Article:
Acknowledgement: Thanks are due to Dr Kenny Travouillon, WA Museum, for assistance with skeleton identification.


Apart from the troglofauna, a variety of other forms of life – or signs of past life – are encountered in caves.

The Stygofauna, or subterranean water-dwelling animals, are at home where permanent water is found in caves. They may include fish, shrimps, eels, and an enormous variety of tiny crustaceans called amphipods.

Stygobiont species display the same kinds of adaptations to underground life as troglofauna – loss of eyesight, reduced skin pigmentation (colour), and a slow metabolism which means that they need to eat less frequently.

Stygofauna may be seen or sampled by researchers and ‘dry cavers’ searching at the water’s edge or snorkelling where the water does not entirely fill the cave.

Where the cave is entirely flooded and only the cave divers can venture, they may encounter primitive life in the shape of Microbial Mantles built by bacterial communities.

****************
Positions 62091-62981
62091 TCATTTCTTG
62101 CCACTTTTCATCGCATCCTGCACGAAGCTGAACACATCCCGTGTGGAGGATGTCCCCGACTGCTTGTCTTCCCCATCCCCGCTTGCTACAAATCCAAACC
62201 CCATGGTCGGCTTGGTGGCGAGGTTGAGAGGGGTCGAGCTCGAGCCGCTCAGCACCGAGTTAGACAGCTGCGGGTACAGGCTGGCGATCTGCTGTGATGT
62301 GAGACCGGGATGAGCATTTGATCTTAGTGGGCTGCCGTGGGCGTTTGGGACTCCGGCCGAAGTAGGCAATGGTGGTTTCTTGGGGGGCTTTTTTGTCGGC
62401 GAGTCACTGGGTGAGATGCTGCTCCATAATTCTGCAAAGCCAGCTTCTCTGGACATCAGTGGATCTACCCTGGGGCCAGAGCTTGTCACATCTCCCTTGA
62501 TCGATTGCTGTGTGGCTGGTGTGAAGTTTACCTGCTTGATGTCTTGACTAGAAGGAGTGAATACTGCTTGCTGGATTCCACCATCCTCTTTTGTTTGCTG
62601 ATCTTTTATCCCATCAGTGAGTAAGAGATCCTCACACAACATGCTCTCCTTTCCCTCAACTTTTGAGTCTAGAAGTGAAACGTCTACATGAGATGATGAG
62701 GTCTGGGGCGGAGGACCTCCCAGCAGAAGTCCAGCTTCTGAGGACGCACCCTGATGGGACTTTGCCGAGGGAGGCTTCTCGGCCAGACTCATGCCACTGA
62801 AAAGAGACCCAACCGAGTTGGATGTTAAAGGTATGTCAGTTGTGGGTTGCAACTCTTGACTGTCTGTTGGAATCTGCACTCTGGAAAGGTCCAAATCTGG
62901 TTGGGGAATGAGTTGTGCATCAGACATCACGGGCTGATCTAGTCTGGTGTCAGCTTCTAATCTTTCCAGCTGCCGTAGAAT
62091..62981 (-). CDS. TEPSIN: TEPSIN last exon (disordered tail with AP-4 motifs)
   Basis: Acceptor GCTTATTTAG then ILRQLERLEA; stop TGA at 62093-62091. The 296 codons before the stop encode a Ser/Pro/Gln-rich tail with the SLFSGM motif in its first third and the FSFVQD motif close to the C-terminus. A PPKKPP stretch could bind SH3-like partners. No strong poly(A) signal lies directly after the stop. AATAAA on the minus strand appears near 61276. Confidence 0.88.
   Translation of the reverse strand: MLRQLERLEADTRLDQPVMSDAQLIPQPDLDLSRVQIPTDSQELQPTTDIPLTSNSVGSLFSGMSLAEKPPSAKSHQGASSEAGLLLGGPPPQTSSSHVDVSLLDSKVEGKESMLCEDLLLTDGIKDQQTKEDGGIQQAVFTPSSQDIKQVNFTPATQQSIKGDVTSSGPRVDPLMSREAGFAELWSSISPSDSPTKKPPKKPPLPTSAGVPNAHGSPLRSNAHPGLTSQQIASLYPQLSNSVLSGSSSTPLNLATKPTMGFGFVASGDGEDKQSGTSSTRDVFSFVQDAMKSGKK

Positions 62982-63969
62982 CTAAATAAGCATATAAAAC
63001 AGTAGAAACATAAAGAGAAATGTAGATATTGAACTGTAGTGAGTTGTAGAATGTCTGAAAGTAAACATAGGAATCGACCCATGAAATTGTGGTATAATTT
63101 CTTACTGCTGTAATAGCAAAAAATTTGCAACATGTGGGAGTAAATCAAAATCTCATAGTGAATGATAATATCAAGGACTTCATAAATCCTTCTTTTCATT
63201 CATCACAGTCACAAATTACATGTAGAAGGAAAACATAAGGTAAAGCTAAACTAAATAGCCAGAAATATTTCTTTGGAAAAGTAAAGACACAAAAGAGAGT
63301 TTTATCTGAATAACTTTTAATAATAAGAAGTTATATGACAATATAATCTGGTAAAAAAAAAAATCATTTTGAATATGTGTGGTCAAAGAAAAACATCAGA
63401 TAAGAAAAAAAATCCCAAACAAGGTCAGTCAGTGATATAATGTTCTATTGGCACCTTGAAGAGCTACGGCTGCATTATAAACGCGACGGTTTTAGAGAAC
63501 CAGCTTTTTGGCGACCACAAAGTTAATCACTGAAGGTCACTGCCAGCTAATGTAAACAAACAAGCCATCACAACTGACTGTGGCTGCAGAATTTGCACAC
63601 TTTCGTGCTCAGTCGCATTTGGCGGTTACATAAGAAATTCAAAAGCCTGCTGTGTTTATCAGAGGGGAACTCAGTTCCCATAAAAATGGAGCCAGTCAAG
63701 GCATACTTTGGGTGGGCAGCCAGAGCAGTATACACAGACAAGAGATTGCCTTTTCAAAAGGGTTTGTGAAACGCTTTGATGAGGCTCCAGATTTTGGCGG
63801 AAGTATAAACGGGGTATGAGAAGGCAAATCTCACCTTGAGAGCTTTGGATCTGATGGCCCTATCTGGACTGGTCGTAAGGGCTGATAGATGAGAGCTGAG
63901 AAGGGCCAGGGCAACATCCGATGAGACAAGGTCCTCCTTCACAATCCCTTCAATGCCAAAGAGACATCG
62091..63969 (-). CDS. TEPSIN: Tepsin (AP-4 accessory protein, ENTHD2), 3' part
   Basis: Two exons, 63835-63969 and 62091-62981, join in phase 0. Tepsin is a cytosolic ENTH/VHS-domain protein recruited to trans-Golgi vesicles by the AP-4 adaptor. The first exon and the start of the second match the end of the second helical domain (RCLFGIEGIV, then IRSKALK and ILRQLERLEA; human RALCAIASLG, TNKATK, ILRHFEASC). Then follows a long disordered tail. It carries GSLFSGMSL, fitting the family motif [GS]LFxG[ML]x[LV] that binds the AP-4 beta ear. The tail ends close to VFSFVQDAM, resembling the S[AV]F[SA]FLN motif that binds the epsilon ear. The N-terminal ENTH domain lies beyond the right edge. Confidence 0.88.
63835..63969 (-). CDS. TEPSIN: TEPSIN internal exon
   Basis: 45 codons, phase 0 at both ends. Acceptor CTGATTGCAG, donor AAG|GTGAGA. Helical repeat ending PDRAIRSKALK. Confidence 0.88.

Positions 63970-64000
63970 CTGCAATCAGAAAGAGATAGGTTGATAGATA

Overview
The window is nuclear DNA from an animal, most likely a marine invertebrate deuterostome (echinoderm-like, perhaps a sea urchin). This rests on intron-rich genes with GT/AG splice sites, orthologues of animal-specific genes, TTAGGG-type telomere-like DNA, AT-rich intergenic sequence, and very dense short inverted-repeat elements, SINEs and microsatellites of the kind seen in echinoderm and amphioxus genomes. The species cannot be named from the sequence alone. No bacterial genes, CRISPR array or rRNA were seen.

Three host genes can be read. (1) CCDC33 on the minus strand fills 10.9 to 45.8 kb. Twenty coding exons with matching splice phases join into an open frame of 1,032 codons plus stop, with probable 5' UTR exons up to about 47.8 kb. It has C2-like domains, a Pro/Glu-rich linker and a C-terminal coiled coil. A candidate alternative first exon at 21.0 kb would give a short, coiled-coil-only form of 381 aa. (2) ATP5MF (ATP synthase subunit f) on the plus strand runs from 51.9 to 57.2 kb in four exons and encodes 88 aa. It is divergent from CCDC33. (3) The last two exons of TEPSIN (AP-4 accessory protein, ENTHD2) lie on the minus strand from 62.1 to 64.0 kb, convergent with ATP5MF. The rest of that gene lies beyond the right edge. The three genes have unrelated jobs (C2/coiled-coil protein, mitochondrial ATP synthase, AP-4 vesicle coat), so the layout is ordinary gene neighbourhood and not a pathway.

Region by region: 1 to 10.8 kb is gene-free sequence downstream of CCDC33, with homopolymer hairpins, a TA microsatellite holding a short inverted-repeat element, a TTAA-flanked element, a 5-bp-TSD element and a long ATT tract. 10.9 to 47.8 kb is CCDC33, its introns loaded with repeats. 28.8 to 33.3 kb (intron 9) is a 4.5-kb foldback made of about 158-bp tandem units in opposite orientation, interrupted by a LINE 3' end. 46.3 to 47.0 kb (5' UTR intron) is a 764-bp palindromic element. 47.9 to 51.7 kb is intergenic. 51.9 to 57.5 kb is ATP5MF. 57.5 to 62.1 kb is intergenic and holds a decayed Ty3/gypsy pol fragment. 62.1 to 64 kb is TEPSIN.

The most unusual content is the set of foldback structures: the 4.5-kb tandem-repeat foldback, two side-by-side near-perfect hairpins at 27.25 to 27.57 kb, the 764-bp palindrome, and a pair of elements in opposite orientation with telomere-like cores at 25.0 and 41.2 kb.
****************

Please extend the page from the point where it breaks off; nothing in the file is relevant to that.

Fungi and moulds may be found in caves where organic matter is decaying, including on the droppings of visiting animals. Where a cave opens to the surface only through a vertical shaft, it may act as a ‘pit trap’ for unwary animals which fall in and are unable to escape. These creatures, which never intended to be in the cave, are known as ‘Accidentals’.

Fossils can tell us about the cave environment in the distant past, and about the creatures that used to live in the area, while Archaeological Material reveals the past relationships of people and caves.

And, of course, you might encounter Cavers